Welcome to Volume 4, Issue 14 of The Internet Security Conference Newsletter, Insight. Insight provides commentaries and educational columns, authored by some of the best minds in the security community.
TISC is about sharing clue. So is this newsletter. We promise to provide something useful each issue. If we don't, flame me. If you like the issue, let us know!
Enjoy, and be safe,
President Bush wants to protect our cyber-infrastructure, to "ensure that America has a clear roadmap to protect a part of its infrastructure so essential to our way of life." And he wants you to participate in defining our policy.
George W.'s hosting a policy party. Every sector is invited, nay urged, to "develop its own strategy to protect the parts of cyberspace on which it relies". Not a member of a sector? Worry not, Every concerned citizen can attend a town hall meeting: there's still time, eight more are scheduled. Voice your opinion, and help define cyber-security policy. Kewl.
If you're lost at this point, don't fret. I was, too, until Marcus Ranum asked if I'd had a chance to read the draft National Strategy to Secure Cyberspace. Well, I hadn't, so I did. I wished I hadn't.
Marcus not only read the strategy, but reacted non-violently and asked if TISC could provide a forum for an editorial expressing a qualified opinion. I am always delighted when Marcus makes such an offer. So put on your flame retardant outerwear, brace yourself for extreme candor, and enjoy today's guest editorial.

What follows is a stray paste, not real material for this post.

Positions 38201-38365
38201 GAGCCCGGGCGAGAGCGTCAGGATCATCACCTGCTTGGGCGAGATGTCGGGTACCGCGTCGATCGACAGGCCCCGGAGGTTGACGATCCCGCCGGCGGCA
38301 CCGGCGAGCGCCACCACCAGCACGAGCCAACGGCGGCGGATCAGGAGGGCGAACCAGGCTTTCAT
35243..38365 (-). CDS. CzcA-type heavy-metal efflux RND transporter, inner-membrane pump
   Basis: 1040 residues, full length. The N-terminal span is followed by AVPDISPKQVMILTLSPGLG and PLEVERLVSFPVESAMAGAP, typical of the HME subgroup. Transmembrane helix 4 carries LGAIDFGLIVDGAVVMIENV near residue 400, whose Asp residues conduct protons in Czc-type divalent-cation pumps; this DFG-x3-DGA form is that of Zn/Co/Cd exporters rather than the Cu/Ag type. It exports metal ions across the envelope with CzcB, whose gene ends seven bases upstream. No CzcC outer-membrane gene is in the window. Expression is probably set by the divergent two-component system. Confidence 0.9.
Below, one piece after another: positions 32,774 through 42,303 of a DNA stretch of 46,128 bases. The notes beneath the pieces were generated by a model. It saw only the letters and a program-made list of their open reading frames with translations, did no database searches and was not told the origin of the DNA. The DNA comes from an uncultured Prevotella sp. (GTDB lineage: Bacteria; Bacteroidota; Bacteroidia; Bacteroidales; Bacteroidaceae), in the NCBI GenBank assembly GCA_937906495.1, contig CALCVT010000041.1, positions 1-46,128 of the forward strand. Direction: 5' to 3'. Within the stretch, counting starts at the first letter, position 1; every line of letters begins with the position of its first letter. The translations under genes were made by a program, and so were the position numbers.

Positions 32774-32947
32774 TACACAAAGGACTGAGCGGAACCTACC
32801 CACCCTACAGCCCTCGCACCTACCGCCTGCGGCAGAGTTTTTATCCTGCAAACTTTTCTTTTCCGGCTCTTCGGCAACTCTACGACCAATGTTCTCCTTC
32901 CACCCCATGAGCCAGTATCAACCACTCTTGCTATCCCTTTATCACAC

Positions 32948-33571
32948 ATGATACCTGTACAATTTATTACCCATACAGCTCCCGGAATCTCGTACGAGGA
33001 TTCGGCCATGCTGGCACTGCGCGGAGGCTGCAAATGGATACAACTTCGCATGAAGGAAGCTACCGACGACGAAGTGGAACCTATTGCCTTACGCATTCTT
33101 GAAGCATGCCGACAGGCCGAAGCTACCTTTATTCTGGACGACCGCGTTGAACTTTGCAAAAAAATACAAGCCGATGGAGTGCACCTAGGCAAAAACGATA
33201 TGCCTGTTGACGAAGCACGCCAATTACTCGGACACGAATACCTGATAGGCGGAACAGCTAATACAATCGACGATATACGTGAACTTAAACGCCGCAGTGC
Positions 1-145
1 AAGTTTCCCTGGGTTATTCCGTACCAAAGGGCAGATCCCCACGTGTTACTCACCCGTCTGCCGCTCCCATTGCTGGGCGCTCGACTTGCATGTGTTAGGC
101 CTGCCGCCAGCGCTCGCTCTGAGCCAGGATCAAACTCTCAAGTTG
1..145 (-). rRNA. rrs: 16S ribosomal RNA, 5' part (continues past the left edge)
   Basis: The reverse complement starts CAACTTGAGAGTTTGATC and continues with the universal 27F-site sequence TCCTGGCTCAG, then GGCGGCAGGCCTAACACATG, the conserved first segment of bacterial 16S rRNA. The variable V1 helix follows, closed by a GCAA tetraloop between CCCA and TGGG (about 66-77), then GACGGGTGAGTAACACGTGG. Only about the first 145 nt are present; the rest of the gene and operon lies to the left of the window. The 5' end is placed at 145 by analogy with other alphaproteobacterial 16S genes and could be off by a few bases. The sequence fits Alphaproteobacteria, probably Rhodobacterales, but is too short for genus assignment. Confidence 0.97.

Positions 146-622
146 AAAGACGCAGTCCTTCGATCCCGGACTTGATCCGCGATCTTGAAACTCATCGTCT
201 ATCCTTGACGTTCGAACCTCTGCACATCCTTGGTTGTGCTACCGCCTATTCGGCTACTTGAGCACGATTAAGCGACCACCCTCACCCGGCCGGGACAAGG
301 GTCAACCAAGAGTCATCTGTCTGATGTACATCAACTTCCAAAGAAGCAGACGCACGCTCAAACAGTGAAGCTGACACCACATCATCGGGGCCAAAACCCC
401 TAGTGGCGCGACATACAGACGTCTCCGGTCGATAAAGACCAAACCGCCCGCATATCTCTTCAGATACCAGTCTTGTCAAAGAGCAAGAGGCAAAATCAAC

Consider reading the strategy before you read this column; like it says on the web site, click here to download the draft.
A fancy White House panel has been working on a National Strategy to Secure Cyberspace that it plans to present to President Bush in November. Based on "leaked" copies circulating on the Internet, I really don't see why they're going to bother. That Washington is entirely out of touch with Web reality is patently obvious: nearly two decades into the Internet age, and it considers publicly posting a draft on the Web at http://www.whitehouse.gov/pcipb/ a leak?
The White House's page announces that the "draft of [the] road map was developed in close collaboration with key sectors of the economy that rely on cyberspace, State, and local governments, colleges and universities, and concerned organizations." Indeed, the web site solicits opinions from all and sundry to the mail address firstname.lastname@example.org.
What's wrong with this? Let us count the ways...
A number of years ago, while consulting, I sat in a conference room at a major client's site and watched a group of very smart people working to hammer out a firewall access control policy. I was amazed to hear the office politics and negotiations taking place across the table. Folks from various business units would say, "in order to accomplish our mission, we need open FTP to some of our customers." And the security mavens would reply, "can't do that. Allowing FTP inbound is a terrible policy." To which the business unit would reply, "um, how about if we allow it only to selected addresses, then?" Basically, what these well-meaning people were doing was negotiating a firewall security policy. As I listened further, some really bad security decisions were made, in trade for a few good ones.